A state-by-state breakdown of policies that could change your community.
Thanks to biotechnology and widespread genetic modification, the meal you'll enjoy tomorrow certainly isn't your grandma's feast
More than 50 of the most dangerous, disgusting, humiliating and just plain bad professions
Grocery stores may look a little different.
Cuts to the government agency's budget would impact a lot of science.
The military's integrated system finally catches up to--and in some cases surpasses--civilian all-weather apparel and equipment.
It's never too early to start planning your Fossil Fools Day party!
So much for "no waste."
Saving the Storsjoe Monsters!
They definitely fit the bill
Running is in our DNA, but training for a marathon is a careful mix of muscle, mental, and technological strength.
Societies forget, and this physicist wants to know why.
Will too many hot chili peppers kill you? Is the moon on the verge of erupting? PopSci tackles life's whys, hows and who-dunnits in this Q&A-style; feature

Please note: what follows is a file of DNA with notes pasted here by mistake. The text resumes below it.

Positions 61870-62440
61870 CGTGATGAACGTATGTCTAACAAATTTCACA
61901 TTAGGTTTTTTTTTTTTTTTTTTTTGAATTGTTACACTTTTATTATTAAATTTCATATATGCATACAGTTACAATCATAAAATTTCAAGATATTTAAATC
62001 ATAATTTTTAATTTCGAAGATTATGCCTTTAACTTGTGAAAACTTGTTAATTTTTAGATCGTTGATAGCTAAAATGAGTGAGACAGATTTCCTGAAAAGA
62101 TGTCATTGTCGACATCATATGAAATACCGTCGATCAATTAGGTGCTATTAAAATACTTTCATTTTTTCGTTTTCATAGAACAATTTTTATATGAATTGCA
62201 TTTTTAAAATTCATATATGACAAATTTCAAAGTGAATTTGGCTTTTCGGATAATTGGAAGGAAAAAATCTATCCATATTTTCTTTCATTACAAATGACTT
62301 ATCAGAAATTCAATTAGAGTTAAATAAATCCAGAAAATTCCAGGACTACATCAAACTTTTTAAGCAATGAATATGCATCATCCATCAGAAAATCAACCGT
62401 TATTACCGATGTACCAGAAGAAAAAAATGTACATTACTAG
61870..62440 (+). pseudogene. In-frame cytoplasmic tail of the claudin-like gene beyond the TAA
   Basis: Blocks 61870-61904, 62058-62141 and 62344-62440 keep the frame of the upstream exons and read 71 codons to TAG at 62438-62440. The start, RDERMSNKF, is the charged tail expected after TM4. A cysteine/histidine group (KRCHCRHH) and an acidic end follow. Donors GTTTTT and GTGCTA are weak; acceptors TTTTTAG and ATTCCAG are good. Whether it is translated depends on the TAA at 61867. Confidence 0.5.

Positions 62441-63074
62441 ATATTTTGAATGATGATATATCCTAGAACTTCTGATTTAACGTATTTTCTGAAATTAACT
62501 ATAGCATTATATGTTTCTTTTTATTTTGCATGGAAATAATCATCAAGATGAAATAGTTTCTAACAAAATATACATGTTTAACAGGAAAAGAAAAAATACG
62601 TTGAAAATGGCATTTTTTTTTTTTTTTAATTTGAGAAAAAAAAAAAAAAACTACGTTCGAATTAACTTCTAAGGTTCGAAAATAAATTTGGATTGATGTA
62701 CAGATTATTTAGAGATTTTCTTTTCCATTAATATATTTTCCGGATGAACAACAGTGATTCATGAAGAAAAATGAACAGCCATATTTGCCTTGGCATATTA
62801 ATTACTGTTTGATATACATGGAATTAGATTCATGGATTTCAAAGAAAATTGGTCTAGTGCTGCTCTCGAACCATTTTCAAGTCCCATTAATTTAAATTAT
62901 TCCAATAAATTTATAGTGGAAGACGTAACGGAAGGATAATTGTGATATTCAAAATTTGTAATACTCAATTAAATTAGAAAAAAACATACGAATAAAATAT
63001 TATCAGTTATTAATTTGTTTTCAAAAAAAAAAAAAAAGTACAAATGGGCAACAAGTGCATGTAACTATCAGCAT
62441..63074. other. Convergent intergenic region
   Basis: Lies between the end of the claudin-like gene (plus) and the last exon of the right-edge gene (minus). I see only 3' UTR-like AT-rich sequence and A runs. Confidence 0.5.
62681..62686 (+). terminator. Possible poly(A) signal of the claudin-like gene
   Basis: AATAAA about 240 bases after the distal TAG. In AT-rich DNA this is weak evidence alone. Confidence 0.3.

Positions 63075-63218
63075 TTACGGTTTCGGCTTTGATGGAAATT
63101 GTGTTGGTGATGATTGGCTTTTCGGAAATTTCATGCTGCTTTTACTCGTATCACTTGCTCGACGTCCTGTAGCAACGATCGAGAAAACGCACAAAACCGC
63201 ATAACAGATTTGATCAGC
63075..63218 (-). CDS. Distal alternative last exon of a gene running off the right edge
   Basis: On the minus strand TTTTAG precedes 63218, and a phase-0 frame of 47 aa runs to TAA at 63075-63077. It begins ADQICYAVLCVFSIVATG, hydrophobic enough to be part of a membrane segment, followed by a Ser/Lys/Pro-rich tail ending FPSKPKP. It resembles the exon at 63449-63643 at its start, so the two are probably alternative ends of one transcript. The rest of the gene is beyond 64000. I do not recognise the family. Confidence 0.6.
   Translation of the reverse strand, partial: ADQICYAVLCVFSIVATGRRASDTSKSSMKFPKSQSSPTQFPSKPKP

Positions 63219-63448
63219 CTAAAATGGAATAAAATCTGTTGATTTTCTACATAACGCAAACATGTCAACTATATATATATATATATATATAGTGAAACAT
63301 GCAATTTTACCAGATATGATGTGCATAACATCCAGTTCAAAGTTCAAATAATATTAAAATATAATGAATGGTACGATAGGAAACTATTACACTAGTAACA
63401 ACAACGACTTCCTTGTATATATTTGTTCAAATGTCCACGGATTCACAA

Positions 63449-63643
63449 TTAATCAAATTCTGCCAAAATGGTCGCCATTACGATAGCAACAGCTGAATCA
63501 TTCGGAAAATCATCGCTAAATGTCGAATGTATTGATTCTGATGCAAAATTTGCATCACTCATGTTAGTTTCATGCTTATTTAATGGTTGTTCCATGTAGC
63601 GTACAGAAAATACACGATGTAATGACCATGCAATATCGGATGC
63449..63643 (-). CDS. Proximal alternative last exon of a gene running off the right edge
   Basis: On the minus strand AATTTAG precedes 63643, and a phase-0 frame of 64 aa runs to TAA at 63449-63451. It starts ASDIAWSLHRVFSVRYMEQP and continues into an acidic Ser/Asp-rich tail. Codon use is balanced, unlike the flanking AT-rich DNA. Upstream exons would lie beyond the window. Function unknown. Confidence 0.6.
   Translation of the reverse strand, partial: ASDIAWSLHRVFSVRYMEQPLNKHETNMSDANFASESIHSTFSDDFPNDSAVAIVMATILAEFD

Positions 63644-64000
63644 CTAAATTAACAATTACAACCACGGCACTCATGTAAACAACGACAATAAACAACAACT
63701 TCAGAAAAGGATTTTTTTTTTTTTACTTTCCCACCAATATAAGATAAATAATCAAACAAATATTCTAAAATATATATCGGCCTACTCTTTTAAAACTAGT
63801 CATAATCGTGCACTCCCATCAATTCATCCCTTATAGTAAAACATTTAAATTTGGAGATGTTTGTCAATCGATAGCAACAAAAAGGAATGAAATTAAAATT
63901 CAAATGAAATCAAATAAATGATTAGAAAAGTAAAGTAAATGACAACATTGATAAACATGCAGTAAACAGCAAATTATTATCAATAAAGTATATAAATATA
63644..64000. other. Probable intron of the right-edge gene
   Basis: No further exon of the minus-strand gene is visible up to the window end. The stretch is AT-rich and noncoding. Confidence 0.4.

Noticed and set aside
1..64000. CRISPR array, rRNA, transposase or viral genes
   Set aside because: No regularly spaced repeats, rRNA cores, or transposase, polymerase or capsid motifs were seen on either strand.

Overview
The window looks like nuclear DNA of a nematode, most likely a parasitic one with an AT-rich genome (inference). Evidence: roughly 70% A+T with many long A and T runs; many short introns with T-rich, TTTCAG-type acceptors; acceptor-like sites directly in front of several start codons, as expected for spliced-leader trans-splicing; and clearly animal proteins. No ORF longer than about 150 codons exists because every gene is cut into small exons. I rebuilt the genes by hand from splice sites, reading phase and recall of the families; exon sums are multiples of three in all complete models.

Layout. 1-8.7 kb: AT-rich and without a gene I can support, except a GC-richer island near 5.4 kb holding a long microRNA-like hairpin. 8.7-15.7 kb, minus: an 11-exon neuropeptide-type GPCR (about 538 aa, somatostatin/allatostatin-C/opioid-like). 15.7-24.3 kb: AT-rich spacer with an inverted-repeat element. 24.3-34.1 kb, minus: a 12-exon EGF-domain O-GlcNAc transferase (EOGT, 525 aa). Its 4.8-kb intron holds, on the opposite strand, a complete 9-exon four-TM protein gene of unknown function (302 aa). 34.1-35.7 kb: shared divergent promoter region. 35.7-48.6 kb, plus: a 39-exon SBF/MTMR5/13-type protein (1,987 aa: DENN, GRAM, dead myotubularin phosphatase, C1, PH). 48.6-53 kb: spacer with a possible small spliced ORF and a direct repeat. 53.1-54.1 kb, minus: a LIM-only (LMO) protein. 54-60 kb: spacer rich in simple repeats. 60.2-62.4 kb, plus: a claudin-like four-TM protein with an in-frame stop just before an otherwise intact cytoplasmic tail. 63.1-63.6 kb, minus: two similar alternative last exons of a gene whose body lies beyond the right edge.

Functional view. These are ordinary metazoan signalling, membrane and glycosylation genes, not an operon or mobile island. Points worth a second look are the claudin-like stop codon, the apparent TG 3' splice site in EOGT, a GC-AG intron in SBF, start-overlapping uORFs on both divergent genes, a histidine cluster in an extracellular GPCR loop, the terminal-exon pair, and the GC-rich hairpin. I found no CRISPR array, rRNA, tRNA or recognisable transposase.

Leading scientists present their 2020 visions
Still hoping for an Internet that's accessible via your brain in 2020.
For environmentalist Jesse Ausubel, going green means land conservation and energy efficiency—and forgetting “boutique” renewables like windmills and biofuels
With the Sahara desert rapidly encroaching on livestock-nourishing grassland, architect Magnus Larsson proposes a 3,728-mile-long barrier wall—built by bacteria
It would be easy to dismiss Mitchell Joachim's fantastical vision for ecological supercities, with their flocks of jetpacks and mass-transit blimps that look like flying monster jellyfish, as science fiction—if he wasn't actually building them
David Keith believes strong-arm strategies could soon be our last resort for reversing record levels of carbon in the atmosphere
2011 is shaping up to be a great year for science. Here's what to look forward to
"Being pro-science is the only way we make sure that America continues to lead the world."